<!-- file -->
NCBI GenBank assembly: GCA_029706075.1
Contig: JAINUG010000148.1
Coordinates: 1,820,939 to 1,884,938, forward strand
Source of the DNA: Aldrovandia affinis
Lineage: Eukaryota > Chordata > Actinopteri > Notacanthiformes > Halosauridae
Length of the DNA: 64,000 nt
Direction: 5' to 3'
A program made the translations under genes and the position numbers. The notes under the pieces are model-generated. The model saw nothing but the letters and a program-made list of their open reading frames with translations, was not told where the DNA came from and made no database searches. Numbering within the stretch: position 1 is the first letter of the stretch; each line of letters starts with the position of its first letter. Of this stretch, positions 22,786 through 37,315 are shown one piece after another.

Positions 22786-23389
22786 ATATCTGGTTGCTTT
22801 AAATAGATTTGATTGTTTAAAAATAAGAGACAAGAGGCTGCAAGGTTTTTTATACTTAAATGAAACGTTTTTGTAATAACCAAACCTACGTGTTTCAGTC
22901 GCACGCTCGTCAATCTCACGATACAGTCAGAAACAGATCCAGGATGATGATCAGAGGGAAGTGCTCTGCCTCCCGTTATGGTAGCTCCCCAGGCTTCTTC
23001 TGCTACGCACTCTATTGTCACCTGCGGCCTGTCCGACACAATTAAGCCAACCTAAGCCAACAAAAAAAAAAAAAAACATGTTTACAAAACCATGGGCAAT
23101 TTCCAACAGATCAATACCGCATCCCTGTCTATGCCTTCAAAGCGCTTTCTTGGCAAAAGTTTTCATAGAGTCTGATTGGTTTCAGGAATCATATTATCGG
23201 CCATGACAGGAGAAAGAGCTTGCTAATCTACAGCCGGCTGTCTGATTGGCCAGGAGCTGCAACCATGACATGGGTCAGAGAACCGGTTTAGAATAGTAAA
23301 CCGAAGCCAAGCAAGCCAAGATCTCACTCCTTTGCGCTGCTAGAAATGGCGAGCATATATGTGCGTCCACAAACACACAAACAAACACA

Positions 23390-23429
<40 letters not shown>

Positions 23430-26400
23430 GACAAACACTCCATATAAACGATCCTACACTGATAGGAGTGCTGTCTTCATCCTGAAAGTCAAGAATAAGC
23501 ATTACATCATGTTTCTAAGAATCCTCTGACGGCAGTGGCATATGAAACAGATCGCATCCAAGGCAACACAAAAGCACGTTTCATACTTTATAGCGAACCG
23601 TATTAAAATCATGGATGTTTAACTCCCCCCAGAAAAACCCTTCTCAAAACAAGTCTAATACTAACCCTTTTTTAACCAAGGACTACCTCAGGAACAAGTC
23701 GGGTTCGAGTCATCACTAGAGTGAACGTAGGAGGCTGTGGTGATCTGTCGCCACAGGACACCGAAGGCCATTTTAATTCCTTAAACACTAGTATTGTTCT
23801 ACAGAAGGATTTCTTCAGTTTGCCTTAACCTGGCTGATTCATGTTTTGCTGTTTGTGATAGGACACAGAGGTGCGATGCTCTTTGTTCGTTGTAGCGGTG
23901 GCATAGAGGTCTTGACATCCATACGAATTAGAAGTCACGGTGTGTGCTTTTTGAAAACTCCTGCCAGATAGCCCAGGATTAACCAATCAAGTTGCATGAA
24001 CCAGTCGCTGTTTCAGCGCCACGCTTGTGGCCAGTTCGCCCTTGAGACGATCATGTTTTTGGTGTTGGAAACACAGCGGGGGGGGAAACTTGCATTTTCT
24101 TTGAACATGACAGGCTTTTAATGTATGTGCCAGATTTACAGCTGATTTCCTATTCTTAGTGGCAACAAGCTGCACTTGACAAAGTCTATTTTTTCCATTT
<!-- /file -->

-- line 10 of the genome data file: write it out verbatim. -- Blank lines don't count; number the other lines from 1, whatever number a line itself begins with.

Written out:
22786 ATATCTGGTTGCTTT